It’s not easy being green

As we get the last blast of idiotic summer heat through the middle of the country, I can’t help but think about what it means to be green in the context of utilities.  Several months back I did a project on climate (one of many over the years) in the home – at the time it was the dead of winter, but what we saw then holds true in the heat.  People have a difficult time articulating why it is important to save energy from a moral and ethical position, but they all reference it. There is a cultural understanding that preventing waste is simply something people “should do.”

Being green is often a secondary issue and can be extremely vague for most people.  Yes, there are the true believers, but the perfect recycler is often the same person driving the Yukon.  It’s about justification and rationalization.  The family is wiling to make changes to their life style, but not if it reduces a sense of physical comfort in the home.  They recycle diligently and take measure to reduce electricity use, which they learn about from the local utility website, Dr. Phil and the recommendations their children bring home from school.  However, the idea of raising the temperature in the home more than a degree or two is out of the question.  Sacrifice or actionable awareness is relevant only to a point. And there is probably a connection between immediacy and short-term gain (instant gratification) vs. long-term benefits/suffering. Turning off a light is painless and gives you a sense of accomplishment. Dialing up the heat all summer is just asking too much for too long.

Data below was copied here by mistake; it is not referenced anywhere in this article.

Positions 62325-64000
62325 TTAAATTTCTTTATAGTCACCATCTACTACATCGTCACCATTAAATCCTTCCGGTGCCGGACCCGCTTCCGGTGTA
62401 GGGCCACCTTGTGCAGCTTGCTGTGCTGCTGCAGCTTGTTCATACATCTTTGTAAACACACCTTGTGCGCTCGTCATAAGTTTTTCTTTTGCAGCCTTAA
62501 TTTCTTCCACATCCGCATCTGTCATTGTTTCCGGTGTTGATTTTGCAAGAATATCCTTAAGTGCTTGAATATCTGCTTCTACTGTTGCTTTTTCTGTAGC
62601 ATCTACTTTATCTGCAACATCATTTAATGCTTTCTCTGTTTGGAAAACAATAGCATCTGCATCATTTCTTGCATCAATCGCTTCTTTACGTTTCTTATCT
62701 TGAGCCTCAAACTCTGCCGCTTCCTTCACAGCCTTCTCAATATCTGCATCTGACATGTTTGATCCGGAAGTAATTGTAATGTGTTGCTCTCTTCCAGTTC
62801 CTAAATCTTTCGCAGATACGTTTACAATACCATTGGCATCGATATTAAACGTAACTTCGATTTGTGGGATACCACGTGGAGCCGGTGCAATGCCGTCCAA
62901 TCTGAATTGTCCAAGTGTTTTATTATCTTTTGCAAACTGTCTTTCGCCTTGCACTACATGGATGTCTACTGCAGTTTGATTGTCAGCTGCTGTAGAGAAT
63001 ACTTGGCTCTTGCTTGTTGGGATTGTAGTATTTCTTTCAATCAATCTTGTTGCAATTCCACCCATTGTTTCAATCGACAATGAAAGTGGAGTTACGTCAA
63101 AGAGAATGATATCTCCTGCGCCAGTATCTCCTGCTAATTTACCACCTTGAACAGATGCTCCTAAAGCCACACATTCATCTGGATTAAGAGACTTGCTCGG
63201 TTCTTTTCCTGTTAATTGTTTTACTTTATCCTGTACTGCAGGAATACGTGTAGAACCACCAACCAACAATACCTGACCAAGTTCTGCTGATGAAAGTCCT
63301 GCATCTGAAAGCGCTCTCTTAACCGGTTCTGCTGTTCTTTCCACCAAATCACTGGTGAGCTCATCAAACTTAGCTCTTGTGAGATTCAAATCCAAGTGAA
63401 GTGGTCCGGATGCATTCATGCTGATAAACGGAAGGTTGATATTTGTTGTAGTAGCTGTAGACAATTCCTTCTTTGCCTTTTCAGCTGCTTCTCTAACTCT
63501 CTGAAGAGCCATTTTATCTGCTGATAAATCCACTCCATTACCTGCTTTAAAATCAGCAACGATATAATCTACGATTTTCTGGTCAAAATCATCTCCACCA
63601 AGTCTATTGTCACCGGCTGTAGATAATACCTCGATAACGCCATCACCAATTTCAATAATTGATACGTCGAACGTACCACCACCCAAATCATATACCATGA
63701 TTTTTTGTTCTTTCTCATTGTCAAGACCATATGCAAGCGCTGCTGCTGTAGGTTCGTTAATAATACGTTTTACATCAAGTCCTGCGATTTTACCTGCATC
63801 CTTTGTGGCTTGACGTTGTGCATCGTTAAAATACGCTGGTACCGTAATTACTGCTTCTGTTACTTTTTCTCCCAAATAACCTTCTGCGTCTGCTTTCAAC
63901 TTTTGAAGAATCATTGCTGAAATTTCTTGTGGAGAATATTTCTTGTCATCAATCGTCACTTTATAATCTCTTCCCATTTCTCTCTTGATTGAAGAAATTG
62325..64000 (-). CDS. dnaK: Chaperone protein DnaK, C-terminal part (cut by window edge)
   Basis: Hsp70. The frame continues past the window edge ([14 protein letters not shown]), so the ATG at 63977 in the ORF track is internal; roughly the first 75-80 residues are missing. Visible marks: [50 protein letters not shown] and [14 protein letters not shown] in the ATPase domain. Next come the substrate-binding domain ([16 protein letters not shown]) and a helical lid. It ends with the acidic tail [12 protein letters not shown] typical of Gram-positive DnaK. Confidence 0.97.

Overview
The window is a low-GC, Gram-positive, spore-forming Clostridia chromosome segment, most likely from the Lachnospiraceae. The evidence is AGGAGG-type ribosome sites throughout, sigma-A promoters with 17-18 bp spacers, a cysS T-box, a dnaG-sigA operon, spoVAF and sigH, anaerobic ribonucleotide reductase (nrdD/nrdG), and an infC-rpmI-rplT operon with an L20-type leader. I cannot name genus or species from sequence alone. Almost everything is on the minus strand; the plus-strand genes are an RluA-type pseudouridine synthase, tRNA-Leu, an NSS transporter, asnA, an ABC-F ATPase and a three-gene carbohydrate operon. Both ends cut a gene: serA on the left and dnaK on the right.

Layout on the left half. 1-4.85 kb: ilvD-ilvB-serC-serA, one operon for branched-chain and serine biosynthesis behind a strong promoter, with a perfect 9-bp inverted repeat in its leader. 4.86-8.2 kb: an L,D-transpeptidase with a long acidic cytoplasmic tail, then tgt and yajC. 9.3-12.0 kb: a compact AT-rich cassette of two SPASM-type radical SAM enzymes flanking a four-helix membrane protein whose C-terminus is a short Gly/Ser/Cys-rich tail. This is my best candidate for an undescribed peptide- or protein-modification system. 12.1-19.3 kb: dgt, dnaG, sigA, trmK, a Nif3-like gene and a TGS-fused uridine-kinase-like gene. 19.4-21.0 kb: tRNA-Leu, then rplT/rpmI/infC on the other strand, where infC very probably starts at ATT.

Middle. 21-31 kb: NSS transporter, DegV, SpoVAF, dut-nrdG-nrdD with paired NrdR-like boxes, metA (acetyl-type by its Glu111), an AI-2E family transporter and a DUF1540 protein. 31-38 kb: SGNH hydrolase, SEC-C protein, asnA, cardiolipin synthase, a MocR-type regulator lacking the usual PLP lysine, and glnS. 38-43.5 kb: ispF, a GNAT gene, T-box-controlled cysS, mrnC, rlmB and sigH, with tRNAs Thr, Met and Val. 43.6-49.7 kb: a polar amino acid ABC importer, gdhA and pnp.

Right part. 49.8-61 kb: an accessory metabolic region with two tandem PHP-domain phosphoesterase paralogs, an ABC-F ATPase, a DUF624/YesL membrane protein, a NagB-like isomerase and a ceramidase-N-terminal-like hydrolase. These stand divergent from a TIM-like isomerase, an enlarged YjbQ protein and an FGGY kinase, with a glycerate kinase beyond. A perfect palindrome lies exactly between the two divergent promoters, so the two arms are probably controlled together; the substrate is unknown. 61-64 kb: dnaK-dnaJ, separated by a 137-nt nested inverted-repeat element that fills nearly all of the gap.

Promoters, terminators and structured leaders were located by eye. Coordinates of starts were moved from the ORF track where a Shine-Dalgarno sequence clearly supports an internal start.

Published by gavinjohnston67

Take an ex-chef who’s now a full-fledge anthropologist and set him free to conduct qualitative research, ethnography, brand positioning, strategy and sociolinguistics studies and you have Gavin. He is committed to understand design and business problems by looking at them through an anthropological lens. He believes deeply in turning research findings into actionable results that provide solid business strategies and design ideas. It's not an insight until you do something with it. With over 18 years of experience in strategy, research, and communications, he has done research worldwide for a diverse set of clients within retail, legal, banking, automotive, telecommunications, health care and consumer products industries.

Leave a comment

Fill in your details below or click an icon to log in: Logo

You are commenting using your account. Log Out /  Change )

Google photo

You are commenting using your Google account. Log Out /  Change )

Twitter picture

You are commenting using your Twitter account. Log Out /  Change )

Facebook photo

You are commenting using your Facebook account. Log Out /  Change )

Connecting to %s

%d bloggers like this: